The Entrepreneurial Investor: Art, Science, and Business of Value Investing

Overview

Paul Orfalea is a revolutionary entrepreneur widely renowned forhis success in growing Kinko's from a single copy shop to anindustry leader with 1,100 branches worldwide. Less well known ishis long history of successful investing, which dates back to hisearly teens, when Orfalea would skip school to spend afternoons atthe office of his father's stockbroker. In 2000, Orfalea and LanceHelfert cofounded West Coast Asset Management (WCAM) on the sameprinciples of value investing that Warren Buffett used to becomeone ...

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Overview

Paul Orfalea is a revolutionary entrepreneur widely renowned forhis success in growing Kinko's from a single copy shop to anindustry leader with 1,100 branches worldwide. Less well known ishis long history of successful investing, which dates back to hisearly teens, when Orfalea would skip school to spend afternoons atthe office of his father's stockbroker. In 2000, Orfalea and LanceHelfert cofounded West Coast Asset Management (WCAM) on the sameprinciples of value investing that Warren Buffett used to becomeone of the world's greatest investors.

Now, in The Entrepreneurial Investor, Orfalea—along withLance Helfert, Atticus Lowe, and Dean Zatkowsky—reveal how youcan use their version of this approach to achieve unparalleledsuccess in your everyday investment endeavors.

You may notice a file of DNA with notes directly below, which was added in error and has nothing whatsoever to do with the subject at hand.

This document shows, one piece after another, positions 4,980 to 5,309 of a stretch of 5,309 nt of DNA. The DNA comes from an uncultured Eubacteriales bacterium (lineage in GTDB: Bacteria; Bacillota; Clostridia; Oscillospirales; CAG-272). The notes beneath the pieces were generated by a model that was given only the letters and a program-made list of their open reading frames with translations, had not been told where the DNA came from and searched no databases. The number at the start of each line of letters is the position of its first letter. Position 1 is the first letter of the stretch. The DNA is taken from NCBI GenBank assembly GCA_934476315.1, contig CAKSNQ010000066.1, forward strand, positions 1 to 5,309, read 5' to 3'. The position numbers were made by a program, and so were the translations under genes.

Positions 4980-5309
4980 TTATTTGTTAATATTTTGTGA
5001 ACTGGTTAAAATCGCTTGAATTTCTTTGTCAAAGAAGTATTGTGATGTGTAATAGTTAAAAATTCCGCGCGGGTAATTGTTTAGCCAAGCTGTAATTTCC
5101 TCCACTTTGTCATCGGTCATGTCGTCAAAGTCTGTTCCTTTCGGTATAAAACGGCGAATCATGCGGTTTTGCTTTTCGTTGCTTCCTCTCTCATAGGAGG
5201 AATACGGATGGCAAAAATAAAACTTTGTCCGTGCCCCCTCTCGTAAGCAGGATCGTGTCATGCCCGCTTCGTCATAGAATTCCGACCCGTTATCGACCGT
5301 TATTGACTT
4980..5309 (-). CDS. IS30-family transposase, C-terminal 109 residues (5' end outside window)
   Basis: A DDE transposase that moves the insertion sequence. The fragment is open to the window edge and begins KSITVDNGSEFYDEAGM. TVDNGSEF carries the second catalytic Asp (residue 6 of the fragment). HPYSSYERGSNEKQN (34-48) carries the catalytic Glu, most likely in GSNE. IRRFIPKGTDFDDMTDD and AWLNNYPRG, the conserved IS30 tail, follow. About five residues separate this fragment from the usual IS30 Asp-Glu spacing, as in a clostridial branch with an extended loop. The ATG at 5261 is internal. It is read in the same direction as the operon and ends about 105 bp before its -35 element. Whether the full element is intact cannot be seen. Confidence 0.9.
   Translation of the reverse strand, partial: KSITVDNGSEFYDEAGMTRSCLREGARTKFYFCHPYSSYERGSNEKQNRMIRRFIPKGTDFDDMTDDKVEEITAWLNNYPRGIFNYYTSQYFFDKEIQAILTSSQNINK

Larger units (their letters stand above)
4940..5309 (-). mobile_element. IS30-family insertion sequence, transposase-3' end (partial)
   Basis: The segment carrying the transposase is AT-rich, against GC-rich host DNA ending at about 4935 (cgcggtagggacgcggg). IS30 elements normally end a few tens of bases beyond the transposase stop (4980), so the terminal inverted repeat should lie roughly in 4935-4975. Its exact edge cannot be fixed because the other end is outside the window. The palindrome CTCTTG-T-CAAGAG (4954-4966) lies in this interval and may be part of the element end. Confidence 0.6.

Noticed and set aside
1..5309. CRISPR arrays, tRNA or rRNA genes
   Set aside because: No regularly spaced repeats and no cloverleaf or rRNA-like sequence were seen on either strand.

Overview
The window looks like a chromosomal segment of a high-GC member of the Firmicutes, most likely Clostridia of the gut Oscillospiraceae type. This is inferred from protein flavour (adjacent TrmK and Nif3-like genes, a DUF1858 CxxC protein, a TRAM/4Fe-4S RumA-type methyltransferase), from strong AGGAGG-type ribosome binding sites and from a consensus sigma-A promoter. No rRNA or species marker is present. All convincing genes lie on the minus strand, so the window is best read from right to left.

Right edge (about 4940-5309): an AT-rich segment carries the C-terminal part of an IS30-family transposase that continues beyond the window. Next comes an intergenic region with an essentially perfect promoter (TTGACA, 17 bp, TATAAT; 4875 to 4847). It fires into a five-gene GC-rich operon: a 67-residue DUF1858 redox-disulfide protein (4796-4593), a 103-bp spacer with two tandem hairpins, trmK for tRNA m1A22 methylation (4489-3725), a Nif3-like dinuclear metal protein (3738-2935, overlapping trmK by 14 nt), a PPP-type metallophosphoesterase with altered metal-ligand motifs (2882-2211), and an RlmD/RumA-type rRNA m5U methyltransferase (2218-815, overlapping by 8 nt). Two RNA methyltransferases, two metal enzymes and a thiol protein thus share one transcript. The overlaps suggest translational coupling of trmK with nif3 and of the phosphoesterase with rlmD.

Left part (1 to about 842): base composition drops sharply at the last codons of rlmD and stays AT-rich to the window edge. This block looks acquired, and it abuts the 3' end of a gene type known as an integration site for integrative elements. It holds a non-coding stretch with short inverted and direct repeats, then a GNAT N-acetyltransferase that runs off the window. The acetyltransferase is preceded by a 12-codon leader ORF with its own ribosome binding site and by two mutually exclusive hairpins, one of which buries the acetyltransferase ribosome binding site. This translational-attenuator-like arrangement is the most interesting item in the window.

Through solid examples and a light narrative, Orfalea andcompany skillfully explore the essence of the entrepreneurialinvestor, which includes balancing the art and science of thisdiscipline, and viewing investing itself as a business. Along theway, they also examine how the elements of focus, opportunism, andinvolvement can improve your overall investment results.

Divided into four comprehensive parts, this reliable resourcewill put you in a better position to make profitable investmentdecisions. Some of the issues addressed include:

  • Think like an Owner: The Art of the Entrepreneurial Investorcovers WCAM's investing philosophy and some of the context andchatter that can cloud one's thinking.
  • Companies Worth Owning discusses the heart of entrepreneurialinvesting—choosing to invest in individual companies ratherthan in mutual funds or "the market".
  • The Owners' Manual highlights some of the important informationavailable to investors—from the advice shouted on televisionto annual reports,financial statements, and the ever-ambiguoussubject of inventory.
  • What's It Worth—to Me distinguishes investing fromspeculating and helps you understand the actual value of a company,so you can act when the price is low enough for buying or highenough for selling.
  • Filled with in-depth insights and practical advice, TheEntrepreneurial Investor will inspire you to treat investing like abusiness and to think of yourself as an owner. Once you realizethat making money is your business, you'll be a better investor forit.
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Editorial Reviews

From the Publisher
"…the notion of looking at each investment through the lens of an entrepreneur and ignoring market noise is a good one." (Financial Times, Tues 26th February 2008)
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Product Details

  • ISBN-13: 9780470227145
  • Publisher: Wiley
  • Publication date: 12/10/2007
  • Edition number: 1